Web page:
How to Fix Posterization in Photoshop
By Brian Richards
Updated September 28, 2017
Posterization, also called "color banding," occurs when a photograph loses detail in an area with a color gradient, resulting in a series of colored bands rather than a smooth, continuous gradient. Color banding can be caused by over-compression, underexposure or converting a photograph to a much lower colorspace (which refers to the number of colors that can be rendered in the image). Posterization can be intentionally applied for artistic effect--usually in posters, hence the name "posterization"--but is most often undesirable in photographs. Adobe Photoshop includes tools that can help you mask, remove and correct posterization.
Open the image in which you wish to fix posterization in Photoshop by clicking on the "File" menu and choosing "Open." Find the image file in the explorer window, highlight it and click "OK."
Select the "Magic Wand" tool and click in an area of the photograph suffering from posterization. If the tool does not automatically select the entire area of posterization, hold down the Shift key and click on another color band to add an additional area to your selection. Continue doing this until the entire posterized area is selected.
Access the "Image" menu and choose "Adjustment" and then "Hue/Saturate." Move the "Saturation" slider to the left to desaturate (remove some of the color from) the image and to make the color banding effect less pronounced. The amount of desaturation you need to apply will depend on the degree of posterization and the photo you are using. Manipulate the slider until you are satisfied with the result, and click "OK."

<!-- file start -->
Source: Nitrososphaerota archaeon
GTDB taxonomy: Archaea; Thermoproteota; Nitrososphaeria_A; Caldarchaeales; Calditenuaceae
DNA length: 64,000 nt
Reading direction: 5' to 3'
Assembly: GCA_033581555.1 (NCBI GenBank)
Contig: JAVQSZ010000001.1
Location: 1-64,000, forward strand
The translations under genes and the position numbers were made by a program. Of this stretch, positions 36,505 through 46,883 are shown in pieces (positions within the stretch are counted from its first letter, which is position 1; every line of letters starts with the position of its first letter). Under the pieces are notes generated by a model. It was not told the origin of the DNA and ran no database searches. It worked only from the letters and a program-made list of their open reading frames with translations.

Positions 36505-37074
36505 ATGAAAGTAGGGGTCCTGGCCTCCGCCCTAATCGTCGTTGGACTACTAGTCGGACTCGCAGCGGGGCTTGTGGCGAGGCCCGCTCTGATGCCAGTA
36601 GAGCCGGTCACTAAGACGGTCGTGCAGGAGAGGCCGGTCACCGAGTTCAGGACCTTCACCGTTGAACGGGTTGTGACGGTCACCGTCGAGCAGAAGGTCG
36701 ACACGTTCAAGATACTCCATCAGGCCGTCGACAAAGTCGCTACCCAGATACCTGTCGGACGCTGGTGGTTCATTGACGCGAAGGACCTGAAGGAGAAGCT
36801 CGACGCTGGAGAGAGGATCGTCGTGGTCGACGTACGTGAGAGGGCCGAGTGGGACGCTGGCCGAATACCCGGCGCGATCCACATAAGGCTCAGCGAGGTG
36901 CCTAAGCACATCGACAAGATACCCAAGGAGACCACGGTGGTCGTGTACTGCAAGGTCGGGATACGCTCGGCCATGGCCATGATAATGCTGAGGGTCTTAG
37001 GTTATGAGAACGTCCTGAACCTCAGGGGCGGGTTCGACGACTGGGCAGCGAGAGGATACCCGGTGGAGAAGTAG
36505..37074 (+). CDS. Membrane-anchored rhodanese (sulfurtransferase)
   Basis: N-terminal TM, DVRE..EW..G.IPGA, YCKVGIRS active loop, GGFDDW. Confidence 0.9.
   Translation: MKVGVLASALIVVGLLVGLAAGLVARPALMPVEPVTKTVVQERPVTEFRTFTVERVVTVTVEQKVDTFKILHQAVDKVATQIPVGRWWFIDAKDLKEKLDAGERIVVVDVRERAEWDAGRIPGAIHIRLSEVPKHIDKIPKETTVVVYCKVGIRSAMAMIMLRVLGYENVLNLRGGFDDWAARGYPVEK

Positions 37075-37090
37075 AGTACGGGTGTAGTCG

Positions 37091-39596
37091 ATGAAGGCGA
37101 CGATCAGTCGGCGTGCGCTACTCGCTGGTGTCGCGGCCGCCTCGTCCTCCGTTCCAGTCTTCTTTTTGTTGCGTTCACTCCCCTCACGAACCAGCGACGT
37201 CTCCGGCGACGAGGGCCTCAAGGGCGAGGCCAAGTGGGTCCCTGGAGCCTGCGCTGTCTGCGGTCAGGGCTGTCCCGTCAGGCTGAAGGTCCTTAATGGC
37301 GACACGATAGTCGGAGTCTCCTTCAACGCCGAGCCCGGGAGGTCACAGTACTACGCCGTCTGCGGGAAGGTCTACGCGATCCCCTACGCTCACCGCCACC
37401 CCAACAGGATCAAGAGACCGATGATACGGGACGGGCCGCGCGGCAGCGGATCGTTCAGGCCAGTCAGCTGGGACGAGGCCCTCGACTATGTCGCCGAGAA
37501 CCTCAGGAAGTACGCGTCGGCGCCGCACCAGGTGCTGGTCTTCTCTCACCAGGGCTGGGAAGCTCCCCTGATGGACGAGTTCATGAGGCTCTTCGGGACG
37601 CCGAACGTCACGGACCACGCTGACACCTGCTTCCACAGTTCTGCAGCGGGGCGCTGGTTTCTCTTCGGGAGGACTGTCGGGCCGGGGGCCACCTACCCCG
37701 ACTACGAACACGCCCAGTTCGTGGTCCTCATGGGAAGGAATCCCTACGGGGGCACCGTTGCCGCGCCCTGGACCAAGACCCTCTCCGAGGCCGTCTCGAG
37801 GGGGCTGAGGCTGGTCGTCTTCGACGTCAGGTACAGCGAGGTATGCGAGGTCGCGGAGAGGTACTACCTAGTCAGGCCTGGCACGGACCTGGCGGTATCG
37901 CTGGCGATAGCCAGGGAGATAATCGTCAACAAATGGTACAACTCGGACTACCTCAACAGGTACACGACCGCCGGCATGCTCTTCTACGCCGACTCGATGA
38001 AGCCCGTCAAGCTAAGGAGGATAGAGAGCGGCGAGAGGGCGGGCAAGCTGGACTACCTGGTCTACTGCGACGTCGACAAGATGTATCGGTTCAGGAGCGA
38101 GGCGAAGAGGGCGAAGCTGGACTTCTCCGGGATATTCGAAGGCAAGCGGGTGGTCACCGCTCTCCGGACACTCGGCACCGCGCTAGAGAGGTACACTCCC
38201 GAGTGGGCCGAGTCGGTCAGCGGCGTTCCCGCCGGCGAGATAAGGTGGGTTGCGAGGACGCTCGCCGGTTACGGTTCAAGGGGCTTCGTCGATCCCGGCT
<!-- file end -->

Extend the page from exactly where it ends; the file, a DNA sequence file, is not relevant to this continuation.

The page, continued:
Open the "Filter" menu and then choose "Noise" and "Add Noise." Select the "Gaussian" ratio box and make sure the "Monochromatic" box is checked. Set the "Amount" value to a small amount, such as 2.0 percent, and click "OK." The noise will help to obscure and hide the color bands.
Access the "Filter" menu and choose "Blur" and "Gaussian Blur." This will smudge the color bands together to fix the posterization. The amount of blur you must add depends on the image, so continue to manipulate the sliders until the results are satisfactory. Keep the "Preview" box checked so that you can observe the edits in real time on your image.
Keep your image in a large colorspace until you are done editing it. An image's "colorspace" refers to the number of colors that are available to be used in the image. For example, an image in 8-bit colorspace would have 256 available colors, while an image in 24-bit colorspace (or "Truecolor") would have over 16 million available colors. Editing photographs in low colorspaces can lead to color banding because the wider variety of colors must be forced into a smaller color selection.
Applying too many manipulations to a photograph can cause color banding. Be sparing in your edits to avoid causing posterization problems.
- Ron Bigelow: Posterization
- "Photoshop CS2 Before & After Makeovers;" Taz Tally; 2006
Brian Richards is an attorney whose work has appeared in law and philosophy journals and online in legal blogs and article repositories. He has been a writer since 2008. He holds a Bachelor of Science in psychology from University of California, San Diego and a Juris Doctor from Lewis and Clark School of Law.